I personally consider the foundation to be a fascistic organization because, in reality, that's simply what a shadow organization interested in keeping the status quo would be. However, I do think that there are people within such an organization, and people will always bring with them a little light because people have hopes and dreams, which aren't always squashed by the terrible world around them. My outlook on the Foundation is a bleak one, but I think there are people within it who make it a not so terrible place, even if it's just a little bit. Like Eric Idle said, Always Look On the Bright Side Of Life. Though that really doesn't come through in my FSD work, does it? lol

What do you think grabbed the attention of so many people? Winning by an absolute landslide, It's clear you did something one might consider 'right'.

Two things:
The FSD is, fundamentally, a horror story about being unable to quit your job. We wrote our articles during an extreme uptick in voluntary resignations and a significant interest in the concept of "Antiwork". Horror tends to reflect the anxieties of the societies it's written in, both in what gets written and what gets popular; with this in mind, we struck some real fucking gold.
I've written quite a few pieces that I don't personally think are particularly dark, but that people read as exceptionally grimdark (BaWaRAO gets this a lot). Part of me wonders if this isn't because my media consumption habits tend towards the dismal, and I'm just desensitized; if that's the case, it makes me wonder just how much the SCP Wiki skews towards what some people call "noblebright". In that case, I think we might've filled a niche that most modern authors aren't trying to fill.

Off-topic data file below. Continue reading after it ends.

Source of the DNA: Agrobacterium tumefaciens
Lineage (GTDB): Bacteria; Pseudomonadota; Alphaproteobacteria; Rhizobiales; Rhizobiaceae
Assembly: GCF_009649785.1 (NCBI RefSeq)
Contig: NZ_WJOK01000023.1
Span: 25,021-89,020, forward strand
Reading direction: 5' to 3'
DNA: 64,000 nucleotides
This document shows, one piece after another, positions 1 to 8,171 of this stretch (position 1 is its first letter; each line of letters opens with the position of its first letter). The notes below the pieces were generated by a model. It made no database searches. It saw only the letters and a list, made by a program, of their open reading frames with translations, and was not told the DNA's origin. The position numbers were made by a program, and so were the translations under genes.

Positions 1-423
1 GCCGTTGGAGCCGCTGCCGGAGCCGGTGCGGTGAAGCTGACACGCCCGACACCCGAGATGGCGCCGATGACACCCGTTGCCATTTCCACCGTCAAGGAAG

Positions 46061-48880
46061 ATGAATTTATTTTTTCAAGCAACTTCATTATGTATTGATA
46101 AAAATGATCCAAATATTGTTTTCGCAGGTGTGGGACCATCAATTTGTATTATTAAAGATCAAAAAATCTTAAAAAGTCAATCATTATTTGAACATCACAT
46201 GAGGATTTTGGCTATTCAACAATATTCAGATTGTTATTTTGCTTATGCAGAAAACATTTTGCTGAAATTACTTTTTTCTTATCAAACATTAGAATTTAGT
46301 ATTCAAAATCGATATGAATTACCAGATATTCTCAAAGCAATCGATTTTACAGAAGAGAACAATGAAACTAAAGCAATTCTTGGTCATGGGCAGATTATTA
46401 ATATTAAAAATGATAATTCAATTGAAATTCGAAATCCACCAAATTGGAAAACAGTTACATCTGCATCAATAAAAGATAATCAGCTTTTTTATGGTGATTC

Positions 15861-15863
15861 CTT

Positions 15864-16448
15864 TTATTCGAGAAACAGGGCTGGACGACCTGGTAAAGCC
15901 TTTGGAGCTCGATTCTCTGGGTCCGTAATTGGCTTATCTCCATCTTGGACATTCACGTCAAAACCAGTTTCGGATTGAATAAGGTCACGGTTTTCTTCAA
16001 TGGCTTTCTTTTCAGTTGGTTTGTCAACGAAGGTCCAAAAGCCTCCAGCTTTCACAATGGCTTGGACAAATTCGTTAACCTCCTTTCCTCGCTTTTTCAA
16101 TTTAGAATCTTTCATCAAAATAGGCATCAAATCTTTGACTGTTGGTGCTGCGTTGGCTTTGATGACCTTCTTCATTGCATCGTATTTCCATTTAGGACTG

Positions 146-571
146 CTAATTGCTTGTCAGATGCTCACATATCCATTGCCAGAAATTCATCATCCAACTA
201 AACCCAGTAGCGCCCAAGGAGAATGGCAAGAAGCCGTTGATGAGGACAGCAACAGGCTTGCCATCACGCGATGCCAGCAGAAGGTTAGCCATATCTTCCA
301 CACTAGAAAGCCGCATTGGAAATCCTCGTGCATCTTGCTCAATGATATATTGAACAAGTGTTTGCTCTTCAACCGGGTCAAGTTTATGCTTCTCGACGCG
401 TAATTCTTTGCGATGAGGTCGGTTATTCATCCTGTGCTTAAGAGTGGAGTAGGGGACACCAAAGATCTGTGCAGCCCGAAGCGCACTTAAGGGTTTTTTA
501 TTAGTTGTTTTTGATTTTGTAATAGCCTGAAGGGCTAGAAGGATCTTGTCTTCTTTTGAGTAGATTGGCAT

Sorry for being a grumpy art socialist, I promise I listen to hip-hop and stuff

I think the FSD grabbed so many people’s attention because, ultimately, it's a narrow-scope and personal series. These are articles/tales about individuals crushed under the weight of an impossible, unstoppable juggernaut pinning them in place. The runner-up, Telecommunications, appealed in much the same way; watching people you care about lost in a strange, vast, unknowable system.
Moreover, as UE alluded to, the FSD aimed to appeal to the modern ennui (said the pretentious author). The enemy in these articles isn’t an anomaly, a cosmic force, or even other people. The enemy in the FSD is the system we all experience in our day-to-day lives: the commodification of a human being. We are numbers, we are labour; we are cogs ground down in a vast, invisible machine.

Like Truther and UE said, FSD appeals to the feeling of being crushed by the unstoppable turning cogs of the machine, which is something many people find themselves relating to nowadays. The revolution for acceptable working conditions and living wages is just beginning to enter the mainstream, and I personally can't wait for the day we'll be able to look back on our work on the FSD and consider it a relic of a bygone era. Sigh. Someday, right?

Do you expect people to pick up FSD and write it? With many new characters and plotlines introduced, one might consider it a great opportunity to write for the department.

In theory, yes. Pretty much everyone has an employment experience they could turn into a good horror story, whether that be the ennui of a half-dead and claustrophobic computer shop or "the soda boxes are pumping blood fungus into the drinks machine".
In practice, I don't get a lot of people writing about my characters and settings, but maybe that's different w/ Nico and TRuther…

I hope so! Since the win, there's been a lot of chatter about people aiming to write their own FSD article and the specific hows/why nots. The most common argument is that this is a very easy concept to hamfist. People might miss the point, and aim for cruelty without the requisite humanity. Then again, that's a concern when writing to any canon, isn't it? Never stopped anyone before! If you'd like to write an FSD article, go at it!